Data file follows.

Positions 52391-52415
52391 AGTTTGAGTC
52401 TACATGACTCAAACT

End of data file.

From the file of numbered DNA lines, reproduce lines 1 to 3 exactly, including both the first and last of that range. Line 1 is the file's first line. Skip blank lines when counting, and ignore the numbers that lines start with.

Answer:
Positions 52391-52415
52391 AGTTTGAGTC
52401 TACATGACTCAAACT